Aircraft belonging to a Saudi-Emirati military coalition fighting Yemen‘s Houthi rebels have launched air raids on Hodeidah, a city hosting a strategically important seaport which is the main entry point for most of the war-ravaged country’s food aid.
The Houthi-run al-Masirah TV said in a series of tweets on Friday that coalition air strikes had targeted a radio station inside the Red Sea city and a fishing pier. There were no immediate reports of casualties.
According to the al-Masirah television channel, the Sammad-3 drone launched three attacks on Abu Dhabi’s international airport.
Abu Dhabi airport tweeted on Thursday that there had been an incident involving a supply vehicle but added that operations were not affected.
It was unclear if it was related to the reported drone attack.
A Houthi military source said the armed drone flew 1,500km before it reached Abu Dhabi’s airport.
General Abdullah al-Jafri, a spokesman for the Houthis, said the drone attack showed the movement was capable of launching attacks against vital civilian infrastructure of the Saudi-Emirati-led military coalition.
“Our attack on Abu Dhabi airport shows our forces are no paper tiger like our enemies claim,” Jafri told al-Masirah TV on the phone.
An unidentified UAE official told Reuters news agency that the attack did not occur.
Speaking to Al Jazeera, defence expert Andreas Krieg said it is difficult to establish what might have happened as both sides “have a long track record of not telling the truth”.
“If you look through social media and if you look through the evidence that’s out there, whatever the Houthis have provided is fake – these are photoshopped images which have nothing to do with the reality in Abu Dhabi,” Krieg said on Friday.
“Equally, the UAE haven’t done enough to provide evidence that it [the attack] did not happen or to provide an explanation that somewhat logically and credibly explains the disruption of flights yesterday,” he added, noting that the UAE is renowned for being “very secretive about what’s going on in their country” and for having “quite good control of their social media domestically”.
Krieg noted, however, that the large distance and the size of the drone raised questions about whether the rebels’ claim was valid.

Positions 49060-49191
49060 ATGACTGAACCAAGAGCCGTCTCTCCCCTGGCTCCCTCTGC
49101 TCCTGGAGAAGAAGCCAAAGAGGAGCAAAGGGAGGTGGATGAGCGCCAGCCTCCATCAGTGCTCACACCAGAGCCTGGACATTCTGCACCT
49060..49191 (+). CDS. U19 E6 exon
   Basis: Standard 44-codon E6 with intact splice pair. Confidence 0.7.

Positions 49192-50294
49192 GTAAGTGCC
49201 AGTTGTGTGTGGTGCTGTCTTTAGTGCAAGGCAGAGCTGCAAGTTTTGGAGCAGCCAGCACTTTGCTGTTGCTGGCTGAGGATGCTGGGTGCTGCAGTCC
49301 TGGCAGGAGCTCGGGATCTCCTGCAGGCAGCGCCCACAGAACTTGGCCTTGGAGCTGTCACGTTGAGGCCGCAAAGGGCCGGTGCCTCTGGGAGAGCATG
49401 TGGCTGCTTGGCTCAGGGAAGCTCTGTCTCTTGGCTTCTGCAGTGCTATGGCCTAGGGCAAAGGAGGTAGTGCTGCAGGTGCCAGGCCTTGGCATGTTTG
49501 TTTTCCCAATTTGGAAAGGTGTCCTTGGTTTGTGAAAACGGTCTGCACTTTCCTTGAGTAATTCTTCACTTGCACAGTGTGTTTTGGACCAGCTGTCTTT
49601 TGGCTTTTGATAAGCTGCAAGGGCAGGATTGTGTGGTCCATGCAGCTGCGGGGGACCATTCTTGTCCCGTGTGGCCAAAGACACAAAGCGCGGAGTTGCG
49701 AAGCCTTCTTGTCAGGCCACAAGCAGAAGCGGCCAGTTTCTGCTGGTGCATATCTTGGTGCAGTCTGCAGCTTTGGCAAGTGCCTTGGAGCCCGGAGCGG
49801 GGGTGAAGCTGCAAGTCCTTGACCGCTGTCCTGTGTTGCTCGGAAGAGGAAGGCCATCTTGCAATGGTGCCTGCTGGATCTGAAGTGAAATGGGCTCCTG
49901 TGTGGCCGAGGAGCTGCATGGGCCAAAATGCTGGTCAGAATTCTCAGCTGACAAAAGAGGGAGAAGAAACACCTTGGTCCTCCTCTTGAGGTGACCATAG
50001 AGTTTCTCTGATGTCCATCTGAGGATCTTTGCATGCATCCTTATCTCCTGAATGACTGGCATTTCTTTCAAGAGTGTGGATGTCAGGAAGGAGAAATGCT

“The distance between a potential control centre of the Houthis in Yemen to the Abu Dhabi is around 1,300-1,500km depending on where you measure,” he said.
“The Sammad-3 is quite an extensive drone … so having such a huge vehicle penetrating the airspace quite deeply and then thinking that the air defence system wouldn’t issue a warning and pick it up before it actually reaches a critical infrastructure such as the Abu Dhabi airport seems to be very unlikely.”
Hodeidah has been under the control of the Houthis since 2014, along with other west coast ports and much of northern Yemen.
The city’s seaport was responsible for delivering 70 percent of Yemen’s imports – mostly humanitarian aid, food and fuel – pre-2015. Yet, the Saudis say that the Houthis, who reportedly generate $30m to $40m a month in revenue from the port, are using it to smuggle in weapons from Iran.
The war in Yemen, the region’s poorest country, started in 2014 after the Iran-aligned Houthi rebels seized control of the capital, Sanaa, and began pushing south towards the country’s third-biggest city Aden.
Concerned by the rise of the Houthi rebels, Saudi Arabia and a coalition of Arab states launched a military offensive in 2015 in the form of a massive air campaign aimed at reinstalling the government of President Abd-Rabbu Mansour Hadi.
Since then, more than 10,000 people have been killed and at least 40,000 wounded, mostly from Saudi-led air strikes.
In retaliation, the Houthis have launched dozens of missiles at the kingdom. Saudi authorities say over the past three years 90 ballistic missiles were fired by the rebels.
Multiple rounds of United Nations-brokered peace talks have all failed to achieve any breakthrough.